By Robert Thomas Lambdin, Laura Lambdin
To have a transparent realizing of Chaucer's Canterbury stories, the reader must find out about the vocations of the pilgrims. For a few six hundred years, this knowledge has been tricky to find. This reference presents an in depth ancient description of the occupations of Chaucer's pilgrims. An access is dedicated to every traveller, and the entries have related codecs to foster comparability. every one access discusses the ancient day-by-day regimen of the pilgrim's career, the portrayal of the career in Chaucer's poem, and the connection among the story and Chaucer's "General Prologue."
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Additional info for Chaucer's Pilgrims: An Historical Guide to the Pilgrims in The Canterbury Tales
Working in tandem, knights, squires, and yeomen—a term commonly applied to English archers who used the long bow—provided the solid core of England's military power throughout the Hundred Years' War and well beyond. The military importance of these three groups, as well as their interconnection and interdependence, is frequently attested in Middle English literature. The author of the fourteenth-century poem Wynnere and Wastoure, for example, identifies the three constituent groups in Wastoure's army as being "sadde men of armes" [knights], "Bolde sqwyeres of blode" [squires], "and bowmen many" [yeomen] (193-194).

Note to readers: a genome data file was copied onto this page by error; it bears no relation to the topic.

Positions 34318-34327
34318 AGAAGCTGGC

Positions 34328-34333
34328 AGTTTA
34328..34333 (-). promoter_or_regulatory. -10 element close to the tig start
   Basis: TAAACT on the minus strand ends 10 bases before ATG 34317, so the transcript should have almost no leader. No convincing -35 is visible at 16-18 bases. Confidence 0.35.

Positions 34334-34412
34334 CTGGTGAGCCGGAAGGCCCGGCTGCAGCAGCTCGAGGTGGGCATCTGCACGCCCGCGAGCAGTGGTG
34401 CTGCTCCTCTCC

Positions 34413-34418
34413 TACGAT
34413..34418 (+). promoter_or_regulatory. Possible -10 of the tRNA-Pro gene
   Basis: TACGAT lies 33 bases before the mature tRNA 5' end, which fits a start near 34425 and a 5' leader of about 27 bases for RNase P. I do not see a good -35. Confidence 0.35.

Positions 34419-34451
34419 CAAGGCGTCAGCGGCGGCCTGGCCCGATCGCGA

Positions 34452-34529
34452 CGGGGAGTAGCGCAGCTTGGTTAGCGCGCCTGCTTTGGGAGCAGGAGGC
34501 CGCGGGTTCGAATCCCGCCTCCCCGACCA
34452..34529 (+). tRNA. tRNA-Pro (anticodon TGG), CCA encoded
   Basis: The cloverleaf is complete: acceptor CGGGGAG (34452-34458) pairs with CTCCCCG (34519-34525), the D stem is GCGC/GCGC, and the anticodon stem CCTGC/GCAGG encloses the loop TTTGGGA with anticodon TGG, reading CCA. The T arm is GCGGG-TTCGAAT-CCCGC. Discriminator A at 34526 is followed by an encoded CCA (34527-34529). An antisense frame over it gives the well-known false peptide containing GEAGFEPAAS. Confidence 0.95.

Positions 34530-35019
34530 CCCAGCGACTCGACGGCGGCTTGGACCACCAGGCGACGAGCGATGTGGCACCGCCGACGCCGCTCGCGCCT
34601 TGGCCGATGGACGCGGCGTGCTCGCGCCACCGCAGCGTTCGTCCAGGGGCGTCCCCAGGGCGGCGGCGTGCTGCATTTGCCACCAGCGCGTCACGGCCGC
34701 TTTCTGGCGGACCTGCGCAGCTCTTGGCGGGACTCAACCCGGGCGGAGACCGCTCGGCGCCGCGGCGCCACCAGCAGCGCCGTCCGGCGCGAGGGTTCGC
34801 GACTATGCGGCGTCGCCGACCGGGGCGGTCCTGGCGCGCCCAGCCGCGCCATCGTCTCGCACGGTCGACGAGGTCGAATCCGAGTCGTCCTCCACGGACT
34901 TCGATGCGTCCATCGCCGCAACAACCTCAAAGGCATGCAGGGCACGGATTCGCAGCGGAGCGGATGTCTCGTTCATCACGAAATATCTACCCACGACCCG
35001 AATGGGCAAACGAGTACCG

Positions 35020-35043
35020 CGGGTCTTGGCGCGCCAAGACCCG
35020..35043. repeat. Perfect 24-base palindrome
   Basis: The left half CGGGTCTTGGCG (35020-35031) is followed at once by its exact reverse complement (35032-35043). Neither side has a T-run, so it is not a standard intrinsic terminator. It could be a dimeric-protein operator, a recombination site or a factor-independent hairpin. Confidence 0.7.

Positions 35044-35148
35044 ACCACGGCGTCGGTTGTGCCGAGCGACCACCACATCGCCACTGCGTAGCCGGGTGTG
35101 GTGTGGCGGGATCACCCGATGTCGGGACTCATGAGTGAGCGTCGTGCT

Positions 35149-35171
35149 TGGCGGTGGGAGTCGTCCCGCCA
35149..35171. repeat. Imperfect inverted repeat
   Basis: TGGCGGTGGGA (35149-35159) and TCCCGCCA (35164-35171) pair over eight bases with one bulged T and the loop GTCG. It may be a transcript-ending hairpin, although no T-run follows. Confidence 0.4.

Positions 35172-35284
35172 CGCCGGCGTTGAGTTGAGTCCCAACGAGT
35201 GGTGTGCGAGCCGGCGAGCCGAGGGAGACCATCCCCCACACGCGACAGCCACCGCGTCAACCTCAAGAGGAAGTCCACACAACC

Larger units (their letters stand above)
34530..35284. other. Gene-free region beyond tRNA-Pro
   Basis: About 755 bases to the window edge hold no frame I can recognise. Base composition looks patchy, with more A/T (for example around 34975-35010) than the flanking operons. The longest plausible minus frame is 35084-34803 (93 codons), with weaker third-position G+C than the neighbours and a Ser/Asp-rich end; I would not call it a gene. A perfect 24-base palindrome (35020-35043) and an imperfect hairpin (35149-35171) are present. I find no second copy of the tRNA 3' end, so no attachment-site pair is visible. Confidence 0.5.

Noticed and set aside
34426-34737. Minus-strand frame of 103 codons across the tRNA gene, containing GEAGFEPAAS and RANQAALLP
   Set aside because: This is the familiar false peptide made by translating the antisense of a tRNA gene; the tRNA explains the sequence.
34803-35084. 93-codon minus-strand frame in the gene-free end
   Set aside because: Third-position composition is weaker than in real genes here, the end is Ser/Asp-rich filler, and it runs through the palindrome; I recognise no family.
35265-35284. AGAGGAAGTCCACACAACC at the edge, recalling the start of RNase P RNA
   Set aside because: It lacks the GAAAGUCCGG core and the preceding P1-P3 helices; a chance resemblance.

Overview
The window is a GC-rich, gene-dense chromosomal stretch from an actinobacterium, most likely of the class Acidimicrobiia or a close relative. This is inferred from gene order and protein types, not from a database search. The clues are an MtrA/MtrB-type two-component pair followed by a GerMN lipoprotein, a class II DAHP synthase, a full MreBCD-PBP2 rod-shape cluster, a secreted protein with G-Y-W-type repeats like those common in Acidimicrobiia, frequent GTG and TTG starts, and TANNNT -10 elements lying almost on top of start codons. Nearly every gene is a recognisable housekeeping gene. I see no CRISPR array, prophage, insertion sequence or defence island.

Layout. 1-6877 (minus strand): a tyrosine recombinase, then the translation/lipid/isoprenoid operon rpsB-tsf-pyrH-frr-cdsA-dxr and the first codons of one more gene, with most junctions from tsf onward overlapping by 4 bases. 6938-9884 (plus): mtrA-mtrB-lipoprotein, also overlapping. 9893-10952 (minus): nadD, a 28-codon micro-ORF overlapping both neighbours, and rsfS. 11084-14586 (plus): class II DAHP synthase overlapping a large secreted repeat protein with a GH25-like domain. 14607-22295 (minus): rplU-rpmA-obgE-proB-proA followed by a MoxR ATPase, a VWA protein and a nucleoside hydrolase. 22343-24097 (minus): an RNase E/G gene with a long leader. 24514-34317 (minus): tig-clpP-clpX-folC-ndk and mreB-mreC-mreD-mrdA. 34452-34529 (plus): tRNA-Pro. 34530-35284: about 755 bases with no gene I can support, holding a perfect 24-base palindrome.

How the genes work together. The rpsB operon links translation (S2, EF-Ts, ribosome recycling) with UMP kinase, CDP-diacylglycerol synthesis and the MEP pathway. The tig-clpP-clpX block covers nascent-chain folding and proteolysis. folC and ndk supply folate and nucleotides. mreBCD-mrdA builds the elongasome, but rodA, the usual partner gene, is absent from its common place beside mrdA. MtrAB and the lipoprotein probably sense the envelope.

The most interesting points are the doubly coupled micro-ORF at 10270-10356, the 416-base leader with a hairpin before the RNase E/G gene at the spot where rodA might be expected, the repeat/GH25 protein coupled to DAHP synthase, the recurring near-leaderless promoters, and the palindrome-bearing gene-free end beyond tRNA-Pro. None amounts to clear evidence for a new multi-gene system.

Judging from the adjective "myghty," the bow the Yeoman is carrying would appear to be a long bow, a weapon originally introduced into England's military arsenal by Welsh archers. And while practicing with the long bow on England's village greens had become a common recreational activity of English youths during the fourteenth century, using the long bow for hunting would not have been common, nor would it have been practical, for the weapon was ill-suited to that purpose. And thus the Yeoman's mighty bow more properly belongs with his military tackle than with his hunting tackle.
In contrast to this apparently typical portrait of a squire, The Book of the Knight of La Tour-Landry tells the tale of a squire who appeared before a company of French noble persons wearing "a coat-hardy" (or "cote-hardie") ("a close-fitting garment with sleeves, formerly worn by both sexes" according to the OED), which was apparently common among the Germans. Two brothers who would not hesitate to correct in public someone they considered as a peer "asked him where was his fiddle or his rebec (ribible), or such an instrument as belongeth unto a ministrel" (quoted in Rickert 140).